Do you mind if I call you M?
I don’t want to waste too many keystrokes. Never fear. I’m not going to be mean, or unfair. I’m just going to tell a story.
Someday, some far-off wonderful day, you will be remembered like a princess in a fairy tale. (Yes, I think you will be famous, even in the future, though I imagine your name may be lost, M.)
You will be be the hapless one who drank a potion that blinded her to truth and made her say crazy things, like “every assault should be taken care of in a court of law,” with a dismissive flick of your wrist, as if a woman who alleges assault is like a mosquito buzzing too close.
Every nine seconds, a woman is assaulted in our country.* Try telling all of them they will find justice. Try telling that to the woman Brock Turner sexually assaulted, who had eye witnesses, physical evidence, a jury conviction and a prosecutor seeking a nine-year sentence, a woman who penned perhaps the most moving victim statement ever written and bravely read it out in court, then heard the rapist’s father dismiss what happened as “twenty minutes of action” and watched as the judge said a long prison sentence would ruin Mr. Turner’s promising young life. As you undoubtedly know, M, Mr. Turner served three months, and his victim got a life sentence in which she will I hope heal and grow even stronger than before, but will always have to endure those who still say things like, “well, she did get drunk, after all.” And she has to endure people like you who would pretend there is justice for women who are assaulted, in brutal, demeaning ways, even by someone far less powerful than the prince you married.
Try telling it to the women who, even right now, are held as sex slaves at truck stops in middle America. Or to the women, like me, who were as teenagers raped by much-older men who seemed kind and interested in us as humans, men who took what they wanted and then threatened unspeakable things if we spoke up. Tell that to the sisters and mothers and friends of women who have been preyed upon by men. To the 400,000 women whose rape-kit evidence languishes for years, untouched by police.**
And try telling it to the the many men—the kind of men I love—who are strong enough not to need to oppress women to feel powerful. And the men who have said things they regret, and woken up to how damaging that is to them and to us women. (C’mon guys. Join me here in saying this is not okay.)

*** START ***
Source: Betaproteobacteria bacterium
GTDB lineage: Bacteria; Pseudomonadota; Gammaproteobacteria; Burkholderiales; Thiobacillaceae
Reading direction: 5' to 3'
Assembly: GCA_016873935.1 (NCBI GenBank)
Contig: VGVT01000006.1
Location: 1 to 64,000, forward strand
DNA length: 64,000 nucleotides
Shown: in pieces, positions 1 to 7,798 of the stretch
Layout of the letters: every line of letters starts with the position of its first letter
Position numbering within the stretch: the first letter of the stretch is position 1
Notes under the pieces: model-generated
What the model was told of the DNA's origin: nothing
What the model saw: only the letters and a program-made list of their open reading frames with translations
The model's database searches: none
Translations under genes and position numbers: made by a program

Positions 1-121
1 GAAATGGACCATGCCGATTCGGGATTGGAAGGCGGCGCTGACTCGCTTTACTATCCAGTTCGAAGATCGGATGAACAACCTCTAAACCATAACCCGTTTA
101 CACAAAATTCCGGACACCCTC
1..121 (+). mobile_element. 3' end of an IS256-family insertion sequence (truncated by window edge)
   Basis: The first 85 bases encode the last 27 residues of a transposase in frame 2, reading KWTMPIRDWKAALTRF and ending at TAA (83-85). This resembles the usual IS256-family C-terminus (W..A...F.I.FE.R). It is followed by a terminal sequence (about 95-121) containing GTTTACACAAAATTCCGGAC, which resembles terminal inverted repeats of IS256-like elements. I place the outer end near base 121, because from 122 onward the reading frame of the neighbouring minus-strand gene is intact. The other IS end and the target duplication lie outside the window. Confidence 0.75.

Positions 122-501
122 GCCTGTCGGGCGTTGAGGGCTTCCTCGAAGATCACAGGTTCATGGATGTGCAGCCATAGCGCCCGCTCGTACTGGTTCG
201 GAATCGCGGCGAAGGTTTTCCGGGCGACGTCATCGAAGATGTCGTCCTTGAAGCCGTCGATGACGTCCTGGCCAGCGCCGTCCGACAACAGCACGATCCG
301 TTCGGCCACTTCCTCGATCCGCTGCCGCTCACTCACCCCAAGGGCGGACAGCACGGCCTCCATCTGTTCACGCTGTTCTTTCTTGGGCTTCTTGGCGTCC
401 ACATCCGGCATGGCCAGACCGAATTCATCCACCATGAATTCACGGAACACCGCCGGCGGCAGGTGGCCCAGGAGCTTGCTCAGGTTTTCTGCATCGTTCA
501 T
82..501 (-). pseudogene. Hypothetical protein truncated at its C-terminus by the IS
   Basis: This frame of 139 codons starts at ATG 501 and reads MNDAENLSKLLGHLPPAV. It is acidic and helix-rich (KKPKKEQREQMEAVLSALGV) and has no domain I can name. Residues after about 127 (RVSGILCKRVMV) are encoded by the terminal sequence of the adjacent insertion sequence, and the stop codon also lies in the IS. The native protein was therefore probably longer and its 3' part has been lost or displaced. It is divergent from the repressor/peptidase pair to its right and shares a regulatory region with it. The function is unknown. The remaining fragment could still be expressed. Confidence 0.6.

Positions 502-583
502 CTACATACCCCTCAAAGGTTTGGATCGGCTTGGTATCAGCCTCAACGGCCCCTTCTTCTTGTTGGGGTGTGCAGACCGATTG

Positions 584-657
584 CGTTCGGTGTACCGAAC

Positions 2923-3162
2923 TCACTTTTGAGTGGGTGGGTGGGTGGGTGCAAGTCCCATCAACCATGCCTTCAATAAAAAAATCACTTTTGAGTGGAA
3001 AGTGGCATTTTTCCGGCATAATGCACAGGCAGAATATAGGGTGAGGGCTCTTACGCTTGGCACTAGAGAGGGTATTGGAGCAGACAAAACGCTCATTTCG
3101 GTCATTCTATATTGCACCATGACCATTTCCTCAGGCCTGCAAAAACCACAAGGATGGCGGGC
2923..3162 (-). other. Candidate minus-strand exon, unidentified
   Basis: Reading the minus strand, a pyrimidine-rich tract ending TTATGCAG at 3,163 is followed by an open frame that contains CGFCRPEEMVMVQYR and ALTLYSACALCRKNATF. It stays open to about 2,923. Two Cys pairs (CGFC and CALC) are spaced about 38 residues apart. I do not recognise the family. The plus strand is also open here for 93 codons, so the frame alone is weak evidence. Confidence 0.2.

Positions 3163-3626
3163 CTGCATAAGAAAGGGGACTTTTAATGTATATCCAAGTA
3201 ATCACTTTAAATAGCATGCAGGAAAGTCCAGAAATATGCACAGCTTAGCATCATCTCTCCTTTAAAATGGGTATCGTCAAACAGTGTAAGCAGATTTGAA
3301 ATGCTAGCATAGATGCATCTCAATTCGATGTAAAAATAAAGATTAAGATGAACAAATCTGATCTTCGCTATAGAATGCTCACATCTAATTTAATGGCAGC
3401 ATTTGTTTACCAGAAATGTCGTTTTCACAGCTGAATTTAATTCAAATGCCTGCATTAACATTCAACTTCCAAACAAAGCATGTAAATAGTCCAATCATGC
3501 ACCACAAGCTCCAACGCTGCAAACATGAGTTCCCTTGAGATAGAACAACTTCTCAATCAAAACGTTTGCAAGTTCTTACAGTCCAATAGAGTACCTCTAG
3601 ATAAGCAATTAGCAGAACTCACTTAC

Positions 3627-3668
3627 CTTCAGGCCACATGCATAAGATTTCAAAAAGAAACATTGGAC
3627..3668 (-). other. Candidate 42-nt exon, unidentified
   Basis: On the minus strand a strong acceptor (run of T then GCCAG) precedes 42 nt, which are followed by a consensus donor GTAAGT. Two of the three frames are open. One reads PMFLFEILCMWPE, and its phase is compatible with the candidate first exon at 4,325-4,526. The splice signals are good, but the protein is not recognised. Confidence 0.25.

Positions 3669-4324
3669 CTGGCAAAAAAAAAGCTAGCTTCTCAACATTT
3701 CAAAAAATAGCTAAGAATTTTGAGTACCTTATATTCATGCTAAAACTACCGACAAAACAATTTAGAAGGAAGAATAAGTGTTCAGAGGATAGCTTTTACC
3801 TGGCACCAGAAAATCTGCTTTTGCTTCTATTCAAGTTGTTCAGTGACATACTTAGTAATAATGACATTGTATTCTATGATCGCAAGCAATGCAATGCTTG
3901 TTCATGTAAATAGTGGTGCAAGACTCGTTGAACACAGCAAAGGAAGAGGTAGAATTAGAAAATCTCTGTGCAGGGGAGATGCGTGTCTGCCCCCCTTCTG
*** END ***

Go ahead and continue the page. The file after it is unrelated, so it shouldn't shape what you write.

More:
None of us are buying it anymore, though societal change is painfully slow.
Your saying “every assault should be taken care of in a court of law,”reminds me of another “M” from history. The one who said, “No bread? Well, then let them eat cake.” Remember how that turned out?
It’s “boy talk” you say. Your then 59-year-old, rich businessman husband was “egged on,” you insist, as if he was and still is a powerless, poor little boy. It’s bad enough when men dismiss reality, but it’s so hard to watch those women who tear out their own hearts to follow them into the jungle of misogyny. I almost begin to lose hope. I worry women won’t keep speaking up, out of the fear that has kept us silent so long.
I think of words attributed to Margaret Atwood:
“Men are afraid that women will laugh at them.
Women are afraid that men will kill them.”
These words ring true.
Still, it’s hard to know, in the middle of a tale, what might happen next. All I know is that for centuries, millennia— the unlistened-to voices of women have gathered in the ether. The voices of those who have been raped, abused, groped, bought, sold, used and discarded, grabbed and then shamed and shunned and silenced—their voices float around still, like tumbleweeds of truth. The winds of our time and the hot air of your man and those who hold him up as a paragon are blowing those unheard voices together.